Andy and Mike played as the Saxons whilst Phil had the Romano-British and Darryl the Gododdin, Lothian Allies.
The Saxons advanced across the whole front and sent a unit to their left flank in the boats. The British held their ground in the centre forming shieldwall whilst to the flanks the light and medium cavalry advanced. The British cavalry on their right flank moved close to hurl javelins and in turn were charged by the Saxon infantry and fled in panic back towards the fort. At this point there was much discussion about whether they should have deployed as skirmishers rather than formed troops. The Lothian cavalry charged their Saxon counterparts on their far left flank.
The Elite Romano-British cavalry led by Arthur charged the Saxon Hearthguard. The Milites advanced in support initially screened by the skirmishing archers and then threw javelins at the opposing Duguth warband.
The Lothian cavalry pushed back the Saxon cavalry. However the Lothian light horse determined to stand and fight against the opposing warband when charged rather than just flee (they were most annoyed at not being deployed as skirmishers) and were utterly destroyed causing a rout amongst the crossbow skirmishers and a unit of warband. Gawain’s horsemen were forced to retreat in disarray and lost their advantage in the cavalry skirmish.
The Saxons to their own left flank formed and advanced ready to face the light horse who had rallied and some Pedyt moving to defend the fort whilst the troops who had disemabarked from the boats turned to face the fort itself. In the centre Arthur’s cavalry had failed to defeat the Hearthtroop opposing them in one turn and were caught up in a protracted sword fight. To their left the Milites were charged and routed then destroyed by the Duguth warband causing the skirmishers also to flee and disconcerting the Pedyt.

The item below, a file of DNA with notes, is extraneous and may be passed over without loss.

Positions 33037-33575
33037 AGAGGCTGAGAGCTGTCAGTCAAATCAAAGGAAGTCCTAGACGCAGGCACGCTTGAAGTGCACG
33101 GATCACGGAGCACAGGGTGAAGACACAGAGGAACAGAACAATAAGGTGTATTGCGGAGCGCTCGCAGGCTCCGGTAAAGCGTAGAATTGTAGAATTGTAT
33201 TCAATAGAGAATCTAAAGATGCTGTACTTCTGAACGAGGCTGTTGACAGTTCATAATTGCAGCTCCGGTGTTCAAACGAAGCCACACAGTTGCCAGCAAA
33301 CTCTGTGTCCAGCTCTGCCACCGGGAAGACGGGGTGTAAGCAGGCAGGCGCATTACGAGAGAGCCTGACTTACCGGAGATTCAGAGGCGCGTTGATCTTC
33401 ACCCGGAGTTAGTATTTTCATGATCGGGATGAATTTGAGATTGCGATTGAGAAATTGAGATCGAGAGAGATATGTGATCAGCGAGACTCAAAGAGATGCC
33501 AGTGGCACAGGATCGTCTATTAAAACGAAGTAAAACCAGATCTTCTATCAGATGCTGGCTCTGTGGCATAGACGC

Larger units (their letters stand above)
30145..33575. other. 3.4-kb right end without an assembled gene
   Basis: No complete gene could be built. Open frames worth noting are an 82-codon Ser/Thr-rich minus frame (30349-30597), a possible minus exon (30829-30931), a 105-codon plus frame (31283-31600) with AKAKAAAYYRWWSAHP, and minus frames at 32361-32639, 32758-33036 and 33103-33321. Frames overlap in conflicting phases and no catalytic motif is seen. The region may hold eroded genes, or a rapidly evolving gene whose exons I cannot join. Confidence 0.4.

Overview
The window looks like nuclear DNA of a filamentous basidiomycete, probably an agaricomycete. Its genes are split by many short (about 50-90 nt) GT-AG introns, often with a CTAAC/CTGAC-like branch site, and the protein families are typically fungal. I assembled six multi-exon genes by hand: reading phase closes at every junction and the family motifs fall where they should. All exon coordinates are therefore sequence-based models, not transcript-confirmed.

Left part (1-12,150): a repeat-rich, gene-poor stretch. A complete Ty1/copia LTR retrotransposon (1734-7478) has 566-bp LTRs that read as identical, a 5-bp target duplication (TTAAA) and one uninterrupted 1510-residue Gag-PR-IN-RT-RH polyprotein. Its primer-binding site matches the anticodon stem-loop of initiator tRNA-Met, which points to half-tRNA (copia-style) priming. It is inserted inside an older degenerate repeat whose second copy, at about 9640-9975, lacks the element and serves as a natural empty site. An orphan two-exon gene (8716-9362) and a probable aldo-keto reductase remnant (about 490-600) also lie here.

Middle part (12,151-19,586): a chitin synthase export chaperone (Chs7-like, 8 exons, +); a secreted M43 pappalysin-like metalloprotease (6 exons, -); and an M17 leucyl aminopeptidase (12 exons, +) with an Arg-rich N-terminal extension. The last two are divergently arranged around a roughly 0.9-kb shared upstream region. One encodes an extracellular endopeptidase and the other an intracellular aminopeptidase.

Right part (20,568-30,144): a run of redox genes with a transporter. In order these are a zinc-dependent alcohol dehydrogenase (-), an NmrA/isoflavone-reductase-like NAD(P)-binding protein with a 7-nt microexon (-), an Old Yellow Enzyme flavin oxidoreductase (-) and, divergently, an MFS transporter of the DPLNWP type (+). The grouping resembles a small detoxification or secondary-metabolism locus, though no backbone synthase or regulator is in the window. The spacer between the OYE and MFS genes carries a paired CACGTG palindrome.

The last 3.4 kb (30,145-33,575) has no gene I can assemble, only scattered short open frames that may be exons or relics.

To the Romano-British left flank the Noble cavalry charged again and the remaining warband hurled javelins at their opponents to the centre side of the woods. On the Saxon turn Arthur finally managed to defeat and destroy the Hearthtroops the remnants of which fled in terror sweeping away the medium cavalry in reserve to their rear who routed off table at the site of this. This opened up a wide gap in the centre right as thevictorious Duguth warband had in fact advanced rapidly towards the fleeing Milites and skirmishers and the unbroken Pedyt. Using their Drilled status Arthur’s Elite Cavalry were able to wheel and advance towards the flank of the King’s Hearthtroop in the centre.
The Lothian warband chose this point to advance and charge impetuously the Saxon Duguth facing them in shieldwall. The Lothian cavalry steadily pushed back their opposing Saxon Cavalry, thanks mainly to Gawain’s personal prowess and influence.
Arthur’s cavalry heroically charged into the flank of Cerdic’s Hearthtroop whilst the Lothian warband threw itself at the Duguth shieldwall. The warband was completely ineffective and was destroyed.
However in the confusion of the flank attack and with no space to retreat from the victorious cavalry the Hearthtroop were destroyed and Cerdic fled the field. The loss of their King had little effect on the Saxons though Oisc did flee taking his own Hearthtroop with him upon hearing the news. Sadly at this moment of triumph Arthur’s own cavalry fled in panic at the site of the Lothian warband being destroyed by the Duguth shieldwall.
However the Saxons had lost their King and the Prince was in flight so the fight was over. Well done Darryl and Phil as a victory of sorts was awarded to the Romano-British. At least Arthur did not die this time though he was ignominiously fleeing at game end. A marginal victory (151-186) was just about achieved.